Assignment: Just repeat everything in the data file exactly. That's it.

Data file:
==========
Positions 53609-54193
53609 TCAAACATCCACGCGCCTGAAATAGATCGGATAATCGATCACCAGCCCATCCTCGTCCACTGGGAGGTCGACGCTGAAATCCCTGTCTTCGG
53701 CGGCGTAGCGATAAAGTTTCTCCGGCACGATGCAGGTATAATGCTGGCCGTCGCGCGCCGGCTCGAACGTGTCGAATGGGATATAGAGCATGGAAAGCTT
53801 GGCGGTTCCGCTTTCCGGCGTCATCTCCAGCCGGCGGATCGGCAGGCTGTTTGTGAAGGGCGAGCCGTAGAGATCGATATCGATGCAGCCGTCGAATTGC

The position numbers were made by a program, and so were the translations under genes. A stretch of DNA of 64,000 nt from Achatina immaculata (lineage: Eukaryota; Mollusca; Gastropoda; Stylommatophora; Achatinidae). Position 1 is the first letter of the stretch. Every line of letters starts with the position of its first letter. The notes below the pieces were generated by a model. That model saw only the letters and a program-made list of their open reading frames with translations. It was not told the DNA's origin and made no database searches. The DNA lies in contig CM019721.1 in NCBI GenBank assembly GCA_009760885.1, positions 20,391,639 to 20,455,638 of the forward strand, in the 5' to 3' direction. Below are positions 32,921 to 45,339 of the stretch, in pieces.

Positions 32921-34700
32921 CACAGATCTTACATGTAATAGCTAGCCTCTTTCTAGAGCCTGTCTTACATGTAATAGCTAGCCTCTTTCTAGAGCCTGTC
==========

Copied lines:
Positions 53609-54193
53609 TCAAACATCCACGCGCCTGAAATAGATCGGATAATCGATCACCAGCCCATCCTCGTCCACTGGGAGGTCGACGCTGAAATCCCTGTCTTCGG
53701 CGGCGTAGCGATAAAGTTTCTCCGGCACGATGCAGGTATAATGCTGGCCGTCGCGCGCCGGCTCGAACGTGTCGAATGGGATATAGAGCATGGAAAGCTT
53801 GGCGGTTCCGCTTTCCGGCGTCATCTCCAGCCGGCGGATCGGCAGGCTGTTTGTGAAGGGCGAGCCGTAGAGATCGATATCGATGCAGCCGTCGAATTGC

The position numbers were made by a program, and so were the translations under genes. A stretch of DNA of 64,000 nt from Achatina immaculata (lineage: Eukaryota; Mollusca; Gastropoda; Stylommatophora; Achatinidae). Position 1 is the first letter of the stretch. Every line of letters starts with the position of its first letter. The notes below the pieces were generated by a model. That model saw only the letters and a program-made list of their open reading frames with translations. It was not told the DNA's origin and made no database searches. The DNA lies in contig CM019721.1 in NCBI GenBank assembly GCA_009760885.1, positions 20,391,639 to 20,455,638 of the forward strand, in the 5' to 3' direction. Below are positions 32,921 to 45,339 of the stretch, in pieces.

Positions 32921-34700
32921 CACAGATCTTACATGTAATAGCTAGCCTCTTTCTAGAGCCTGTCTTACATGTAATAGCTAGCCTCTTTCTAGAGCCTGTC